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Woods Hole
Oceanographic Institution
Woods Hole, MA 02543 USA

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Research Projects

Oil and gas seep mapping in a sediment-covered hydrothermal area: Guaymas Basin
We are testing a new method of oil and gas seepage detection using fluorescence detection of oil and of bottom pore fluids shoved upward from sediments by upward moving gas. Two fluorometers were deployed, a Sea Tech which "sees" dissolved organic matter (DOM) and a Chelsea Instruments fluorometer which "sees" oil. Plots are generated of fluorescence signal versus either water depth or time. These two instruments were deployed from the unmanned submersible, Jason, during an April 1998 R/V ATLANTIS research cruise, in the Guaymas Basin in the Gulf of California. The overall purpose of the cruise was to study and map hydrothermal vents in this area. Figures and tables and a summary of the paper published by the Marine Technology Society (MTS, Aug 1998) are available. Results have also been published as a virtual document.

  Organic geochemical indicators of dynamic (i.e. present day) fluid flow in Gulf of Mexico petroleum reservoirs (with the The Global Basins Research Network, GBRN) This is a collaborative project with other universities and oil companies.

Using 4D database software from ACI, Inc. our geochemistry databases are available online to authorized colleagues.
Geochemistry Data Server Access(access is password protected)
  Organic characteristics of large (several km) subsurface pressure chambers or "bottles" which remain out of hydrodynamic with surrounding sediments over geologic time. Recent collaborative research with Cornell University has led to a "Hydrocarbon Plugging Hypothesis" in which phase changes between gas-oil mixtures caused by changes in subsurface pressure are proposed as an important plugging mechanism. In addition, study of porosity versus depth profiles the US Gulf Coast strongly suggest gas generation (rather than compaction) to be both a cause of deep overpressures and an important driving force for oil and gas migration. Techniques are being developed to merge geochemistry data from this region with seismic data that has been interpreted at Cornell.
  Organic geochemical indicators of dynamic (i.e. present day) fluid flow in Gulf of Mexico petroleum reservoirs (with the The Global Basins Research Network, GBRN) This is a collaborative project with other universities and oil companies.
  Organic geochemical techniques are being applied to sediments, fluids, and gases collected from the Middle Valley Hydrothermal area in the eastern pacific about 200 miles west of British Columbia collected by the Ocean Drilling Project in Summer of 1991 (ODP Leg 139). A paleotemperature scale has been developed using organic petrographic techniques (i.e. vitrinite reflectance and spore fluorescent measurements). Changes gases, kerogen, and bitumen are being compared for various thermal and venting regimes. These changes are also being compared to those produced in laboratory heating or hydrous pyrolysis experiments.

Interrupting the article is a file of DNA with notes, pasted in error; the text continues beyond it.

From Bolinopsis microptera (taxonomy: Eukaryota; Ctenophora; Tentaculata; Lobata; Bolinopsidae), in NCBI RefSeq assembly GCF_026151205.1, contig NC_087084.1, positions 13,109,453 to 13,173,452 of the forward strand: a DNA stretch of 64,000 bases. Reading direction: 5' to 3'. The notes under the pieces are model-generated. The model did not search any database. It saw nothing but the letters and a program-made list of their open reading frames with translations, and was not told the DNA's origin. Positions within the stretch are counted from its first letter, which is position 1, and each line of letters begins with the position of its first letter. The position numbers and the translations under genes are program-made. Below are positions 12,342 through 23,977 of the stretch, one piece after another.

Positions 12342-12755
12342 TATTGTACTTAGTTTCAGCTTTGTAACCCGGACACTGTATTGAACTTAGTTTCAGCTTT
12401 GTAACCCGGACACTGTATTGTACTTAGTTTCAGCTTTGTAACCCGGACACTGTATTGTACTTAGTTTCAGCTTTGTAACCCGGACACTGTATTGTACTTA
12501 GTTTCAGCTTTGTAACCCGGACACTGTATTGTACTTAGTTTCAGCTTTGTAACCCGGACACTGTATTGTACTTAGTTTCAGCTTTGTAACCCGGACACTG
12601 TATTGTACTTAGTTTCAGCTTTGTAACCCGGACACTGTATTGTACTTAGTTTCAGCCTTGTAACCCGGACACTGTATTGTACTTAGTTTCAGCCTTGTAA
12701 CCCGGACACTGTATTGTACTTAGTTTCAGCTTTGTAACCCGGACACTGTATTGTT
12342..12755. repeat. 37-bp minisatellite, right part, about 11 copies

Laboratory hydrous pyrolysis technique using a flexible reaction cell which permits samples to be withdrawn at the temperature and pressure of an experiment, avoiding ambiguous retrograde reactions caused by the sampling process. These experiments also differ significantly from previous hydrous pyrolysis experiments because pressure is maintained above the two-phase boundary of water, ensuring that only liquid water exists in the reaction cell. In contrast, hydrous pyrolysis experiments performed in fixed volume reaction vessels require that a vapor phase exist above liquid water. As a result volatile species such as the low molecular weight hydrocarbons partition extensively into the vapor phase effectively reducing their chemical interaction with solid reactants, dissolved species, and liquid water.
  Gas is mobile and therefore difficult to measure in the geologic samples. A number of new analytical techniques have been developed or applied in new ways to this research.
  Baseline studies have been conducted on organic compounds present in Massachusetts Bay sediments and water column particulates.

Research in progress includes:

    1. gas hydrate distribution and influence on the environment
    2. determination of kinetic parameters of gas generation from several rocks kerogens
    3. water as a hydrogen source for gas generation in the presence of some minerals
    4. influence of redox on vitrinite reflectance measurements
    5. reactions of sulfur during hydrous pyrolysis of Monterey shales

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